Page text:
East End Fire, Inc. 1-877-789-FIRE

East End Fire Inc.There’s significantly more that goes into making restaurants and catering facilities safe than great cuisine. Protecting restaurants and eating establishments from kitchen fires is a primary objective of business proprietors, but a concern of perhaps little or no consequence to customers and patrons. Restaurateurs are, in fact, required to follow strict guidelines and protocol that keep their fire alarm and fire suppression systems updated and in accordance with code.
Ian Rankin, owner of East End Fire, Inc, and officer manager Jenn Rankin, are doing that in the metro area today. Since the husband-and-wife team established their business in 2011, the company has grown exponentially. Their estimated 600 clients include businesses and a host of eating establishments in New York, Connecticut and Pennsylvania. Monroe College in New York and Sushi Tai in Tarrytown are two named clients whose fire suppression systems East End Fire, Inc. service.
“Acquiring a license is a lengthy process and we are looking very forward to expanding our business here in Suffolk County because this is where we live,” Jenn explains. While the high demand of servicing their current client base has kept the Rankins busy, Jenn said they are looking ahead to beginning their application process.
So what’s involved in inspecting fire suppression systems? Jenn takes us on a verbal tour through an interview with her simplified explanation of how the very detailed profession works. “The services we provide include inspections of kitchen fire suppression systems in restaurants which must be done every six months. We also inspect portable fire extinguishers yearly,” Jenn explains. Imperative to safe kitchen operations are that “links” in kitchen systems operate optimally. “This is extremely important because if the links become greasy, then the chemicals won’t penetrate to stop a fire if one should occur if the links are not changed,” she points out. Yet another component of the safety inspection process in culinary kitchens is hydrostatic testing of fire systems. “Here, we conduct inspections to ensure all systems are compliant and up to code,” Jenn said. “We are then required to fill out a system report which we sent to fire marshals.”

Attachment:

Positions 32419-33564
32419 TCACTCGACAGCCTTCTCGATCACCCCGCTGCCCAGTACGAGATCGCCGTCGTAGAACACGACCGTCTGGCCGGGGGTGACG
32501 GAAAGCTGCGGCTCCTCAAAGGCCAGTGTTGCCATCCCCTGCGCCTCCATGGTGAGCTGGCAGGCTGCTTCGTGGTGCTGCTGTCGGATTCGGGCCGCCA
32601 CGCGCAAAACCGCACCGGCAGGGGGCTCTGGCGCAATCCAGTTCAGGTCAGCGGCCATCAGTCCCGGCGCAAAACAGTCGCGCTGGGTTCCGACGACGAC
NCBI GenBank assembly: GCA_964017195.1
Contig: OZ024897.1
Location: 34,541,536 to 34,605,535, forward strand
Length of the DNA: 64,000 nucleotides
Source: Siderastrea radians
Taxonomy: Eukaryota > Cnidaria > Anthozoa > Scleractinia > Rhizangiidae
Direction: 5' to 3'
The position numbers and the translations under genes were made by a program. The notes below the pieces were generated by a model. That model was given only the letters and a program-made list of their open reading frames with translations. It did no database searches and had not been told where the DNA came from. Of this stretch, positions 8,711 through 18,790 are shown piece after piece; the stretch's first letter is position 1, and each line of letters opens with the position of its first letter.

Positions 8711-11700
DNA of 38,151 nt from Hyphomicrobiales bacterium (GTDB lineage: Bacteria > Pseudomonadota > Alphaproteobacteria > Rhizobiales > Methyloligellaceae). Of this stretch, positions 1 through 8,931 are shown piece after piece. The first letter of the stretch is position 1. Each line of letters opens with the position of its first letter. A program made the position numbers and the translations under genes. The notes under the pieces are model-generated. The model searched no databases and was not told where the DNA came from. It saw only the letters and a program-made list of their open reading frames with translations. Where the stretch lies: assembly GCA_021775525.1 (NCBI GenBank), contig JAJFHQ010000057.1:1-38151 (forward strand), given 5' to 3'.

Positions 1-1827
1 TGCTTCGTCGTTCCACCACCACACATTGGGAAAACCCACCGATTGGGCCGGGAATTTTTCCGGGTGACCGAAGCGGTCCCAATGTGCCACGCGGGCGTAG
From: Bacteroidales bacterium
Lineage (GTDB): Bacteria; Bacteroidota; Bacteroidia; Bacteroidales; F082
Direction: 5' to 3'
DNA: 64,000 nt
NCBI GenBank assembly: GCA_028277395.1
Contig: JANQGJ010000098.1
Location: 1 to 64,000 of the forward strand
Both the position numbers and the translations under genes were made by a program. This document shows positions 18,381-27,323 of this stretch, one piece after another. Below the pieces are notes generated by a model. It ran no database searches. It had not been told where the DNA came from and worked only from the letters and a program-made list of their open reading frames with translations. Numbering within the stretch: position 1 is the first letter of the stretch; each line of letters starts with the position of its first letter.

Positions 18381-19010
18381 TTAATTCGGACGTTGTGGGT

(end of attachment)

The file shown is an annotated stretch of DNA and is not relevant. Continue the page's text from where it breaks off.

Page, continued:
What the Rankins place at the top of the pyramid of priorities in their business is ethical professionalism. “We are honest and reliable to all our clients,” Jenn said. “The most important part of the work we do is to ensure the safety of the establishments we conduct inspections so their customers are safe,” Jenn stated. “So when we do kitchen system inspections, we fill out the system report and we tag the fire extinguisher gratis, but only if everything is in order,” she said, underscoring: “Our number one importance is that we never put tags on something that is non-compliant because safety is our number one concern. This is the kind of business where you need to really care about your client and their customers,” Jenn stated. “There are some companies,” she said, “that will tag even though results of some inspections may not be up to code.”
So next time you look forward to joining family, friends or colleagues for great cuisine at a nice breakfast, lunch, dinner or catered affair, take just a moment to reflect about the behind-the-scenes coordination that is synchronized to keep you and your party safe.

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